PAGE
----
That’s been happening for the past four years now. Fast-forward to this new amendment, which would allow states to waive out of key Obamacare protections like the ban on pre-existing conditions or the requirement to cover things like maternity care and mental health services.

If Congressional aides lived in a state that decided to waive these protections, the aides who were sick could be vulnerable to higher premiums than the aides that are healthy. Their benefits package could get skimpier as Obamacare’s essential health benefits requirement may no longer apply either.

I appreciate wanting to keep your staff healthy. Too bad it doesn’t apply to all Americans. I guess being a College Republican who gets a staff job out of college with a fireeating Republican makes you the member of a superior class, unlike those people.

Meanwhile, the Trump tax plan sure looks great!

Reduction of the corporate tax rate from 35 percent to 15 percent, a cut which sounds like it will indeed apply to “pass-through” companies like the Trump Organization.

Reduction of the top individual tax rate from 39.6 percent to 35 percent and reduction in the number of individual tax brackets from seven to three.

Doubling the standard deduction.

Repeal of the estate tax.

Repeal of the Alternative Minimum Tax.

Repeal of the “Net Investment Income” tax that helps pay for Obamacare.

It would also eliminate nearly every deduction except for mortgage. Among many other things, this would effectively mean the end of freelancing as a career choice.

How would this affect Herr Trump? Secretary of the Treasury Jay Gould:

How will the president’s own tax bill be affected by the plan? “I can’t comment on the president’s tax situation since I don’t have access to that.”

I’m sure that Trump will make this clear soon enough by releasing his taxes!

Broadly Diverse

[ 120 ] April 26, 2017 |

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As we have discussed, the New York Times has added to its Broad Array of Viewpoints on the op-ed page by hiring a third Republican white guy. Jeff Stein interviewed him, and the results are as expected:

It’s a decision that infuriated many of the paper’s liberal readers. Stephens may be a vocal critic of Donald Trump, but his views are firmly right-wing. In an interview on Sunday, his first since joining the Times, Stephens defended his view that fears of climate change are overblown, his argument that the campus rape epidemic is an “imaginary enemy,” and his belief that Black Lives Matter is sending the wrong message.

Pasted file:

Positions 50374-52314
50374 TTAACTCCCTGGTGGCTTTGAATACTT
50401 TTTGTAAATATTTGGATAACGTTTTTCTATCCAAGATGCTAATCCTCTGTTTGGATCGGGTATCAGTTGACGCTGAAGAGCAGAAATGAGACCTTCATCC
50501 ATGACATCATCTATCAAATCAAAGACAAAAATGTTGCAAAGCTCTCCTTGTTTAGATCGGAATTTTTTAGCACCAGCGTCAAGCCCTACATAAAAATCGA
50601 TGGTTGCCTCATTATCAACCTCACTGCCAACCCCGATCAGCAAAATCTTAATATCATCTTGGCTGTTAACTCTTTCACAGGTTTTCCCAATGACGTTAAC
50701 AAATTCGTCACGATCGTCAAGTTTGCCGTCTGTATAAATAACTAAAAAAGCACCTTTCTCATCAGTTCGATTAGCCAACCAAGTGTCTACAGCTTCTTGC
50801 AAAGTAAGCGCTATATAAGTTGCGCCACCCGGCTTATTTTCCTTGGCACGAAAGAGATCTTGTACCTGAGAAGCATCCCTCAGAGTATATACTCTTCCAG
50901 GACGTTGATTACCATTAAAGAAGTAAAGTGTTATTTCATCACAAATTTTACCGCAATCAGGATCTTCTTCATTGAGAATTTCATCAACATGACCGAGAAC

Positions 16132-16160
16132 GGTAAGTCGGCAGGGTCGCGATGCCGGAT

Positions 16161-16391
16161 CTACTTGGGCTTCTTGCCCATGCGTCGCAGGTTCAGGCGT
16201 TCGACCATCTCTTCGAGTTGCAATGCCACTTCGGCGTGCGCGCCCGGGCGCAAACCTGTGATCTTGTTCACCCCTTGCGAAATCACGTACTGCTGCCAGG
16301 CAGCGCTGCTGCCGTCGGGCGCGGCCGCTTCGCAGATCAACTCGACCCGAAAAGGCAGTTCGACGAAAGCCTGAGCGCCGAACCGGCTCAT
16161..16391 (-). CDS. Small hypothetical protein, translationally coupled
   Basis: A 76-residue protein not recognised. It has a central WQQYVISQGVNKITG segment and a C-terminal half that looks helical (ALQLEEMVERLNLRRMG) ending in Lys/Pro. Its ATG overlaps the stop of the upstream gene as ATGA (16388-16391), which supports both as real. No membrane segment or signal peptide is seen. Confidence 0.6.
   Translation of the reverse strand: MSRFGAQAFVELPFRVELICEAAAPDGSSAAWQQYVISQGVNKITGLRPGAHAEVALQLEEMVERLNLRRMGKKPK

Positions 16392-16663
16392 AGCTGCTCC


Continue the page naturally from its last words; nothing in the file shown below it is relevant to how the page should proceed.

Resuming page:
“Look, at the risk of being incredibly politically incorrect, but I guess that’s my job — I think that all lives matter,” Stephens said. “Not least black lives.”

Whew, finally Times readers can have access to the inane, offensive talking points that have already become cliches. Speaking of which, we also get the slightly more sophisticated variant of “how can there be global warming when it’s snowing in Minot in January” argument:

A guy I know just had a baby and he’s a big global warming, climate change activist. If he thinks in 20 years we’ll be heading toward unsustainable climates and there will be tens of millions of people being displaced, presumably including himself, at the most apocalyptic level, then presumably he wouldn’t be having children.

Ah yes, the old McArdle standby “if you favor higher taxes why don’t you send more money to the government?” It seems highly likely that Stephen’s friend, unlike Stephens, is not a climate denialist and also understands that nobody’s choice to have a single child has any impact on the climate. And here’s another Penetrating Insight:

But it turned out that, in Germany, the sun doesn’t shine all the time. And, even in Germany, the wind doesn’t blow all the time. However, you need power all of the time; because you’re spending tremendous amounts on wind and solar subsidies, you need an alternative base-line.

WOW I HAVE NEVER CONSIDERED THAT THE SUN DOES NOT SHINE 24 HOURS A DAY AND YET THERE ARE POWER NEEDS AT NIGHT I WONDER IF SOLAR ENERGY HAS BEEN DESIGNED WITH THIS NEVER-BEFORE-CONSIDERED FACT IN MIND?!?!?!?!?!?!?!?!?

It’s pretty much all like this; not only are the arguments uniformly dumb you’ve also heard them all a million times before. So what is his contribution supposed to be, exactly? Here’s Liz Spayd:

What I do support — fully — is Bennet’s aim of hiring people who don’t conform to a liberal orthodoxy of thought. And I hope he is right in his unflinching belief that readers will want to hear what Stephens has to say. “The crux of the question is whether his work belongs inside our boundaries for intelligent debate, and I have no doubt that it does,” Bennet told me. “I have no doubt he crosses our bar for intellectual honesty and fairness.”

1)That is one hell of a low bar and 2)it remains unclear why Viewpoint Diversity justifies hiring a a third anti-Trump reactionary white guy but never anybody to the left of Krugman.

Fairy tales don’t become facts just because you never stop repeating them

[ 165 ] April 26, 2017 |

Or do they?  

In the midst of a screed about how Donald Trump is a real old school Republican in the true sense of the word, meaning he wants to repeal as much of the New Deal as possible, unlike contemporary GOP leaders such as [citation missing], we get this:

Yet President Trump cannot simply ignore the modern conservative movement. For one thing, its two great successes, victory in the Cold War and reigniting economic growth (through Ronald Reagan’s tax cuts, spending policies and regulatory reforms), have made plausible his own visions of post-Cold War foreign policy and a resurgent economy.

Total per capita GDP growth, 1946-1980: 104.2%

Total per capita GDP growth, 1981-2015: 77.4%

Oh but you see that doesn’t count because of the aftereffects of World War II.  Also, the fact that the economy grew just as fast under Clinton as it did under Reagan, despite a hike in marginal income tax rates on high earners that every right wing pundit on the face of the globe assured us at the time was going to destroy the economy and lead to cats and dogs living together doesn’t count either, because of the dot.com bubble.

So the facts never fit the narrative, but there’s always a good reason for that. Several in fact.

 

Demme

[ 80 ] April 26, 2017 |

Jonathan Demme has died.